There are many lessons upon the life that surrounds us,
permeates us, with one of those lessons being about our past events. We spend
decades, months, weeks, with the seconds taunting us like the villains from films we view upon a given day. We think about the moments of this, the other,
or that instance where we could have said more, done more, or experienced less
These lessons of life, of experience, still evade our deceptive notions of surrender and relief. We believe that we’re over something, having moved a day away from the events, but seldom do we realistically escape our torturous mind’s grasp.
Then there’s the secondary lesson, to never venture too far from the steps ahead of us. We wish to run, to stride forward as if our lives were assured and constant but, as is the case with many future events, nothing is quite as stable as we predict.
We aspire to do more, be more or, even, to escape any brave chances in the hope that normality and safety will keep us warm within our nights. The future is and can always be chaotic. If only we were given an egg timer and the opportunity to see future events. Would we and should we?
Despite the two lessons of life, we often reside within one of the two situations. The past haunts our waking moments, with the future possibly supplying the salvation we desperately wish for. Both, vacant moments of expansive, faded events of possibilities. The two, taunting and gasping at the chance to become something more than vivid, tortuous dreams. To live within either setting can only result in a person wondering if there's more to life.
The third lesson is the lesson of ages. All through my own life I’ve heard the same notion expressed over and over again and, thankfully, when my mind is at rest I ‘live’ the lesson as much as I can. The trouble with knowing a lesson, is obviously practising that lesson. My own faults arise when the silent passenger within my thoughts whispers their taunts. The past does not escape any single person upon this world. What could have been. What would have been. If only. Try as we might, our minds do what they do best. They quiz, they question, they chastise and admonish.
At some point we realise that we’re unfortunately no longer children. Although I hold onto my youthful nature, with comedic timing being somewhat of a skill, there are times that remind me of the mind’s weight upon my shoulders. I have found safe places, the safe places that I wished that we all knew. I do have a sanctuary and, thankfully, I seldom think about the impending future. We must all have a blinking eye set upon what might happen and that, especially, leads to the conclusion.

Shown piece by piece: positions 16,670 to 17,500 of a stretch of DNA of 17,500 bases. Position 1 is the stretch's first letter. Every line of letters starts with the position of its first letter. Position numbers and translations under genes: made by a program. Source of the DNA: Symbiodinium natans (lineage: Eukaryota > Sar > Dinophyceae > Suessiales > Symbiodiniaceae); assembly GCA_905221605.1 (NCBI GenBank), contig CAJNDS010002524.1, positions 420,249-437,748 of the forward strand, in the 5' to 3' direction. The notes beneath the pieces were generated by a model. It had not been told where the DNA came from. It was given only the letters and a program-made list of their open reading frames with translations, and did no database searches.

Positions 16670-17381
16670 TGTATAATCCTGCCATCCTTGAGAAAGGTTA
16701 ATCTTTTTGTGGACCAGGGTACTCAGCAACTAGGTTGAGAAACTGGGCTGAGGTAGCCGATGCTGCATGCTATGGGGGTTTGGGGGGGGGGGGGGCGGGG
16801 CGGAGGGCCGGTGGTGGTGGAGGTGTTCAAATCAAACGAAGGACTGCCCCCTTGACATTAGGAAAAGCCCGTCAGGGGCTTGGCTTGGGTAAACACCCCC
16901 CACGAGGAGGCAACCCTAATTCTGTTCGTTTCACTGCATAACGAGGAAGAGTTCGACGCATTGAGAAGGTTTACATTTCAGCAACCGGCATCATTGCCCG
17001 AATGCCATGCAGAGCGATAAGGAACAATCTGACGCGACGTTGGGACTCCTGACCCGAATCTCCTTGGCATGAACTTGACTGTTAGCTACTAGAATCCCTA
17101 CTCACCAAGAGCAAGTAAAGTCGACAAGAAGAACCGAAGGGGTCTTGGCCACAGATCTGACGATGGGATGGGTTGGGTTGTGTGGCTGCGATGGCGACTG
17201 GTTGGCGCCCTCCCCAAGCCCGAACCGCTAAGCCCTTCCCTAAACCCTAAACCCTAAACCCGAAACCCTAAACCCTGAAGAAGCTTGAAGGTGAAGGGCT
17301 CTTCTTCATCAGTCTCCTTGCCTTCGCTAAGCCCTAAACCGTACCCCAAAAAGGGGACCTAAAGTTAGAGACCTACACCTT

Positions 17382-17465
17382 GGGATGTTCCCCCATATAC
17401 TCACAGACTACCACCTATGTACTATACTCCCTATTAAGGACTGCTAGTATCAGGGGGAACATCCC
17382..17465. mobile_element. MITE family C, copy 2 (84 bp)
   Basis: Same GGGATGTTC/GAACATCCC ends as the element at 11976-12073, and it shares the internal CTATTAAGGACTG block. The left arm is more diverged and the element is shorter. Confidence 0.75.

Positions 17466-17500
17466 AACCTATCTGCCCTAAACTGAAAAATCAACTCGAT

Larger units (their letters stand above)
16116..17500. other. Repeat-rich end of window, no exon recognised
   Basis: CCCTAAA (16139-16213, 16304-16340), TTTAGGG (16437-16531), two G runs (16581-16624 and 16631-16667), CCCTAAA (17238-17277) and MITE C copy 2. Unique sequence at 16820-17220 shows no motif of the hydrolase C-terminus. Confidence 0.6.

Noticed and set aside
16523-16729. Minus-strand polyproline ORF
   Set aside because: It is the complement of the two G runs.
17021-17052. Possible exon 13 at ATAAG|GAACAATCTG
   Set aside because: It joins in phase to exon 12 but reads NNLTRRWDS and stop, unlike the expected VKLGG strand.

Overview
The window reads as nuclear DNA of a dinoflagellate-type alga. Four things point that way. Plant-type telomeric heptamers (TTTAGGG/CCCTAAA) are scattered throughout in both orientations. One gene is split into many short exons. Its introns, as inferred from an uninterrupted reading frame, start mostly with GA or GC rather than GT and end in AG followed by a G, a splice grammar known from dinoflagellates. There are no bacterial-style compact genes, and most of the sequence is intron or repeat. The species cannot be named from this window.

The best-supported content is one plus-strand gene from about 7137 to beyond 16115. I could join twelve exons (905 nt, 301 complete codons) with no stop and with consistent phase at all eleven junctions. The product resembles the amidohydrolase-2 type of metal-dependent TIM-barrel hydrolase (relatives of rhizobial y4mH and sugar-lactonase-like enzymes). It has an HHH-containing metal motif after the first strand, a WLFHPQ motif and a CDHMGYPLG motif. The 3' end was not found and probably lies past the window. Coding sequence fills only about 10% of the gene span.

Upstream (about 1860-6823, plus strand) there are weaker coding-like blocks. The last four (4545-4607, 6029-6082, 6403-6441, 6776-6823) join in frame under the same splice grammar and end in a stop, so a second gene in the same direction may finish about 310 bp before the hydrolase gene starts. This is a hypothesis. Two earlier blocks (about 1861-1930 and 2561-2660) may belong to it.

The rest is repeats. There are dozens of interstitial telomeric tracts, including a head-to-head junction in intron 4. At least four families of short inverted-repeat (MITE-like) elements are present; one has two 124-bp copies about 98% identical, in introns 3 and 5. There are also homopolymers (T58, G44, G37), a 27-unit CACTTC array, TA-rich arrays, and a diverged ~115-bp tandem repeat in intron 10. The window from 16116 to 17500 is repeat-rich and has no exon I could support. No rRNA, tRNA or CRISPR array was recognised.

The very last, as well as first lesson for every single human being, is that we must live within the moment. We may kiss a thousand lips, hold many a hand, but those memories can turn to pain and, upon another day, become thoughts of joy, sorrow, or remorse. I do not wish to be haunted by faded memories. It’s unnecessary. I also do not wish for tomorrow to save me from some type of breath defeating anxiety or hopelessness.
For quite a long time, I’ve tried so very hard to live my life with the notion that this very moment is the only moment that matters. Another truth is that it is. Every moment, this moment, has now become a memory. Each step, every word or thought, changes the future and becomes your memories. This is why I am the person I am. I respect, I love, I cherish and I try to be as good as I can be. Do I fail? Of course, as I'm always learning.
The past traps you, holds you and wishes to never remove its embrace. The future also traps you, into the notion that action can be taken at a later date. Even one thought at this very moment, is a step to achieving a future goal, even if it looks like you’re standing immobile. The decision has, at least, been made for a person to advance. Of course, the danger of the past, is that it supplies fear to the present and incorrect decisions based on fear, can damage each proceeding day or action.
In the end, when everything has been procrastinated, or the impulsive desire met for tomorrow, there truly is only the present moment that counts. Or, if I may be so bold as to state, that there’s only one day that counts and that singular day is… today.